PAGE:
One major goal of this lesson is to teach the students the importance of job design and job descriptions in providing a foundation for an effective HR program. This lesson emphasizes the necessity for basing decisions involving the various HR functions on the requirements of the job. Accurate job descriptions can lead to more effective employee performance and to provide the critical inputs for an equal employment opportunity program. Throughout the lesson the reader is made aware of the principal approaches to job analysis and the techniques to be used in preparing job descriptions and specifications. This lesson concludes by discussing important challenges related to how jobs are designed, ergonomics, employee empowerment, various employee involvement techniques and flexible work schedule. Special emphasis is given to employee teams and the characteristics of all successful teams.

    Recruitment and Careers
    In earlier lessons we stressed that many HR challenges center on the idea that organizations increasingly compete on the basis of their employee talents and capabilities. In this lesson we will discuss various sources and approaches to expanding the talent pool in organizations. Specifically, we will discuss both external sources of recruitment and internal sources (such as promotion, transfers, and the like). Finally, at the end of the lesson, we devote special attention to the recruitment and career development of minorities and women.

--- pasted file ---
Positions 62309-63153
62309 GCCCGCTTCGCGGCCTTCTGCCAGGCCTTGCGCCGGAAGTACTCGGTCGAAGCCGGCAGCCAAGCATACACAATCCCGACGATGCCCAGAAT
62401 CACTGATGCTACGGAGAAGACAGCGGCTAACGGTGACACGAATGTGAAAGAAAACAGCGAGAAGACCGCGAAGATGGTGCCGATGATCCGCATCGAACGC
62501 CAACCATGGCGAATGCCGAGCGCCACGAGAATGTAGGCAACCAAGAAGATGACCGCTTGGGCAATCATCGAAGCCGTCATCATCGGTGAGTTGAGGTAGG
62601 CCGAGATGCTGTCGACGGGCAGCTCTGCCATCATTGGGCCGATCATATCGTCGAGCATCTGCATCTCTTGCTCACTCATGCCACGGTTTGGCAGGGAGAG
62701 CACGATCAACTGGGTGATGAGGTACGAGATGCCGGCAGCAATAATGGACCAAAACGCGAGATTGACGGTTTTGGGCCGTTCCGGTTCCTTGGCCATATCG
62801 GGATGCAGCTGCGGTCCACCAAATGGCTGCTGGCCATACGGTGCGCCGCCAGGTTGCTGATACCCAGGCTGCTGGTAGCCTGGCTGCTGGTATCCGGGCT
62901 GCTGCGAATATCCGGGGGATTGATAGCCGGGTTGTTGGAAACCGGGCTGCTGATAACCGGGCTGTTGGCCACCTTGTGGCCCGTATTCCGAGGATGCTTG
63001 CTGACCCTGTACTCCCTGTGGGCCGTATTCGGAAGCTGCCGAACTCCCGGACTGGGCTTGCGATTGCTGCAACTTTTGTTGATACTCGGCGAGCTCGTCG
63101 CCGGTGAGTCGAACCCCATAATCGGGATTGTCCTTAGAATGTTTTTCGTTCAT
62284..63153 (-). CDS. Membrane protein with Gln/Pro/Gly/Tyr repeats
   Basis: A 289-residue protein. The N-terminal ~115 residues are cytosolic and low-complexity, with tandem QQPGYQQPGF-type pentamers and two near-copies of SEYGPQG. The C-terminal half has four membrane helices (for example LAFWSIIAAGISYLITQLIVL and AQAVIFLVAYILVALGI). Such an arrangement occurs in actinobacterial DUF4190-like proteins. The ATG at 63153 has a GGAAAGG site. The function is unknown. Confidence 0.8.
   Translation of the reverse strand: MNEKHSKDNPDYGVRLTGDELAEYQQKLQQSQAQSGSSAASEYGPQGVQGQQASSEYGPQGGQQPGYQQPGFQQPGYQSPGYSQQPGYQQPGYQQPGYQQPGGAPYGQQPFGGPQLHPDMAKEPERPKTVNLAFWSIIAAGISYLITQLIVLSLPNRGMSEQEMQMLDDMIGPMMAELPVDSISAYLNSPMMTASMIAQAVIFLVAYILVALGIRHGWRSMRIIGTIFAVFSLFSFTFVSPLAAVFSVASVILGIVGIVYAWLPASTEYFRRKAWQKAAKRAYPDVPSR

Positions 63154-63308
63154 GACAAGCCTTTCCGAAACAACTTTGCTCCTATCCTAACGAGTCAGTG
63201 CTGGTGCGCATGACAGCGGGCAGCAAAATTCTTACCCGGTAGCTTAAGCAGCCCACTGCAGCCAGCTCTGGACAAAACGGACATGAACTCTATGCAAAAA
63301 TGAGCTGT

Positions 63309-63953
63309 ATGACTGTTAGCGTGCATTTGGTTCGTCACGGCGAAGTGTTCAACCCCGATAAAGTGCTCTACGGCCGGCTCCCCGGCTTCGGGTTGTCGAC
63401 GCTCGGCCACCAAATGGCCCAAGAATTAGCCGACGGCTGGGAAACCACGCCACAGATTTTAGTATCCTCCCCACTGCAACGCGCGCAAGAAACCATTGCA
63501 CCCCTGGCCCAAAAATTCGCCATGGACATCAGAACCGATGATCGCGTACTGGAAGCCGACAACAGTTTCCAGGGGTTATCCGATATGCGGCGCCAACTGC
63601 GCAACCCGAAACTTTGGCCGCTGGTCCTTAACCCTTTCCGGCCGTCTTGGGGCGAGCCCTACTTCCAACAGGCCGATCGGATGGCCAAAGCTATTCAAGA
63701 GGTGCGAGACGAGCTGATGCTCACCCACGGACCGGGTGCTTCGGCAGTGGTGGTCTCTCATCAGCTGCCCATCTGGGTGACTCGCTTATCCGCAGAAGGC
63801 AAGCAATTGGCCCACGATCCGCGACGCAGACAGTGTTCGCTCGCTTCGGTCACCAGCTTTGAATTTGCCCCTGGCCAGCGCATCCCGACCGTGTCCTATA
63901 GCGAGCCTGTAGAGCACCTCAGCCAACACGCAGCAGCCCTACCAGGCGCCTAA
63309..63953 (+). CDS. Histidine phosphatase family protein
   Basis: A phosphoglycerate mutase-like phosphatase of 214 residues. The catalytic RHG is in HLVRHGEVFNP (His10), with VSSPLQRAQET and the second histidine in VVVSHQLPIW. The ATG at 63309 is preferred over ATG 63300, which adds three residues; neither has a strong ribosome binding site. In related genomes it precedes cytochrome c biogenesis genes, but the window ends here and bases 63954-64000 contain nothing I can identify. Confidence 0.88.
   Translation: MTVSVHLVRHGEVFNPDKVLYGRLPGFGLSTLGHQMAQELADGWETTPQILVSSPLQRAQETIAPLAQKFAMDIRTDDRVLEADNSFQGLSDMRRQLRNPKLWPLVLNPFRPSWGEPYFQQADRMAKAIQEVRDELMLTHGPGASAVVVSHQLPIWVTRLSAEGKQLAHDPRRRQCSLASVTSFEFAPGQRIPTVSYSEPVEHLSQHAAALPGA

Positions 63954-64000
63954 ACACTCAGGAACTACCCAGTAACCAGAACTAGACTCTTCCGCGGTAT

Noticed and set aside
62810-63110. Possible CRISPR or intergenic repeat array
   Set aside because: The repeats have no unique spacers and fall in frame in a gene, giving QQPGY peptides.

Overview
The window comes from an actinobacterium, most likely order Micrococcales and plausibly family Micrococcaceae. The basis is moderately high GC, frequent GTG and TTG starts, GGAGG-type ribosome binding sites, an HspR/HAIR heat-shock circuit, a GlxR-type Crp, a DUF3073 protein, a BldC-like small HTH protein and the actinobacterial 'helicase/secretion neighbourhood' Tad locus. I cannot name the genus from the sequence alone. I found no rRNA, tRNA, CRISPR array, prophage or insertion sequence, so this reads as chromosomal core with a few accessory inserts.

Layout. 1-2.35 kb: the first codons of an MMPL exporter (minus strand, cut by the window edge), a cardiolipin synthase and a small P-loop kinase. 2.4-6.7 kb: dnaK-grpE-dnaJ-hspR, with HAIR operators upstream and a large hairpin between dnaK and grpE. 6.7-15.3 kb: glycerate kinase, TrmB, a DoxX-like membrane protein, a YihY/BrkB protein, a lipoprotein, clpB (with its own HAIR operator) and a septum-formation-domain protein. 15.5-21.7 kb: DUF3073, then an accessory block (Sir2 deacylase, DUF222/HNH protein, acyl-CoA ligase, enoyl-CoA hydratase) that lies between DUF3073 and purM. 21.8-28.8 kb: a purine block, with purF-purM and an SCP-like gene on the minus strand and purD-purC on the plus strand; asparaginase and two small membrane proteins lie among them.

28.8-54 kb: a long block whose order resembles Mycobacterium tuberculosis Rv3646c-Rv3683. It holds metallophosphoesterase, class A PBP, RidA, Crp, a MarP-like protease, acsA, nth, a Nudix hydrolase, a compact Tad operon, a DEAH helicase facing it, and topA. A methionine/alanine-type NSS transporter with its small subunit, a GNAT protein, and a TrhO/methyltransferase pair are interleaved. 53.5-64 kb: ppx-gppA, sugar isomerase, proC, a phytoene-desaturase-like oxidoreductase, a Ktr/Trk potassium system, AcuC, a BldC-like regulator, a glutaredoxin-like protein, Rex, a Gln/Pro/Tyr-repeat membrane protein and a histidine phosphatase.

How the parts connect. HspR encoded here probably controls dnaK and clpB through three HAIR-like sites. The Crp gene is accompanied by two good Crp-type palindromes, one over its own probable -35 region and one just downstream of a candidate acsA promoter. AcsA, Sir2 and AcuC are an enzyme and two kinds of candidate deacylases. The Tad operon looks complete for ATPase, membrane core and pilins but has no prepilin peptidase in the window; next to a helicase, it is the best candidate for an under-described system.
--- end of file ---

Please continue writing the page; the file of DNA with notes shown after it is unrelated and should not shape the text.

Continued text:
Employee Selection
    There is perhaps no more important topic in human resources management than employee selection. If it is true that organizations succeed or fail on the basis of talents of employees, then managers directly influence that success by the people they hire. Regardless of whether the company is large or small, hiring\he best and the brightest employees lay a strong foundation for excellence. Alternatively, it is the inordinate amount of time they spend trying to fix bad selection decisions. In addition, employment equity legislation has also provided an impetus for making sure that the selection process is done well. The bottom line is that good selection decisions make a difference.

    Appraising and Improving Performance
    In this lesson there is an extensive discussion of the development of an appraisal program, including various sources of appraisal information. In addition, several performance appraisal methods are described within the categories of trait, behavior, and results approaches. A summary of the various appraisal methods is discussed.

    Semester 3
    Managing Compensation
    This lesson discusses some of the more common objectives and policies of an organization’s compensation program. It acquaints the student with the typical components of the wage mix that serve to determine the rate of pay employees are to receive. The lesson also explains the methods by which the relative worth of the job within an organization can be measured to provide the basis for developing a pay structure. Since government regulations play an important role in the determination and administration of compensation payments, the pertinent federal laws relating to the subject are discussed. Finally, the lesson introduces the student to current issues relating to equal pay for comparable worth, as well as the problems of wage compression, living wage laws, and low organizational salary budgets.

    Pay-for-Performance: Incentive Rewards